A drop of blood is enough for test: BARC CEO defends sample size

Larger sample size has a cost factor too, says Sunil Lulla; foresees Mahabharat between TV and OTT

GN Bureau | December 4, 2020


#TRP   #BARC   #internet   #TV   #entertainment   #Media   #audience measurement   #Sunil Lulla   #economy  


Countering the criticism of a minuscule sample size for TV audience measurement to gauge the viewership taste of a large Indian population, Broadcast Audience Research Council (BARC) India CEO Sunil Lulla has said that only a drop of blood is enough to give test results of a person’s DNA and you do not need to five litres of blood for that.

“A drop of blood can give your whole DNA, for which I don’t need to pull five litres of blood out of your body. It’s a sample and a sample is the representation of the universe. It is supposed to be the projected estimate of how the universe behaves,” he said.

Lulla was in a webinar conversation with Kailashnath Adhikari, MD, Governance Now, as part of the Visionary Talks series held by the public policy and governance analysis platform.
 
Watch the video:



To watch this and previous episodes of the series, click here: www.governancenow.com/Visionary-Talks-series

He spoke on a range of issues including the audience measurement model, advertising, TV, and digital platforms. Defending the measurement system in place, he said that it is one of the largest samples in the world and built taking into consideration all the key factors that influence viewing. It is being certified by enough audit firms and statistical institutes both Indian and international. He also added that the stakeholders are not ready to pay for a larger sample size.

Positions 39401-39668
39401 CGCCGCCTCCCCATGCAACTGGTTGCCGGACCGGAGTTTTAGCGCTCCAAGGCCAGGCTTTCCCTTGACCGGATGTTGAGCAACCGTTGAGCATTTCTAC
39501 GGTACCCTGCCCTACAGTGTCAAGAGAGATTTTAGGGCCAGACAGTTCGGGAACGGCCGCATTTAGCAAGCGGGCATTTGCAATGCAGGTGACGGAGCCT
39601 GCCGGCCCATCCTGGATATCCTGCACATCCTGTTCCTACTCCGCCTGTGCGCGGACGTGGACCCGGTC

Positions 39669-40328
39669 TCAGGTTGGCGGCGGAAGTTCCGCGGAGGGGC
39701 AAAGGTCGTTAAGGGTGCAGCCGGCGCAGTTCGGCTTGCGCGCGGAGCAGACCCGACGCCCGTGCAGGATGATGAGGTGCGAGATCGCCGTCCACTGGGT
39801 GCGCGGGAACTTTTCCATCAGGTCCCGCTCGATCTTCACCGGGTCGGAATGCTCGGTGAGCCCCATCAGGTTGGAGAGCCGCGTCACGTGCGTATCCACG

“At the end of the day, you want to do a sample which is a million homes instead of 50,000 homes. Somebody has to pay for it… We are a stakeholders’ body. Our stakeholders are not interested in paying for it… There may be individuals who have different opinions but the stakeholders are not interested in paying for a larger sample because it does not create for a better return or the economics. There is a percentage you pay for measurement of investment in your business. An advertiser who advertises Rs 5-10 crore on TV will only pay an X amount to the media agency or for measurement of its advertising. A broadcaster whose job is to gain audiences of a certain kind and get monetised for audiences will pay only an X amount for measurement… And what is the benefit for that?  So the channel which may have a lower presence in any of the stake samples needs to appreciate the variability in their data,” he explained.  

The media veteran asked who started the concepts ‘weekday’, ‘prime time’, manic, hyper-competition and why, and said that advertisers don’t behave like this. “In this time period when we are not releasing new data… volumes of advertising on news channels have only gone up….. advertisers are smart enough to know what channels to choose and what data to use.. and their partner agencies are extremely smart in making these choices. We should not discount this smartness. I believe the sample size we have today is right,” he reiterated.

“I am not averse to increasing the sample size by 100%.Let somebody pay for it and understand the benefits of it,” he said.

Lulla said that advertising stimulates demand and plays a very important role in the Indian economy. The US has a subscription-based market and advertising is 3% of GDP, while in India, he said, it is only about  0.4% , which is less than half of that in the US and still has got a long way to go. “A developed economy has 1% ratio between advertising and GDP. Advertising influences people.”

He further said that as custodians of the industry, we need to respect what the industry produces. Because many broadcasters are also players on digital screen, they may have on offer different services. Subscription alone on TV is very hard. “You need to monetise the screen smartly which everyone is watching. Advertising is part of building the Indian economy and will continue play a very strong role. If there is a goal to build a 5 trillion economy advertising will play a very pivotal role in creating consumption and demand. It is one of the levers which is going to get to the bet. Every day will not be like 2020. Consumption will increase.”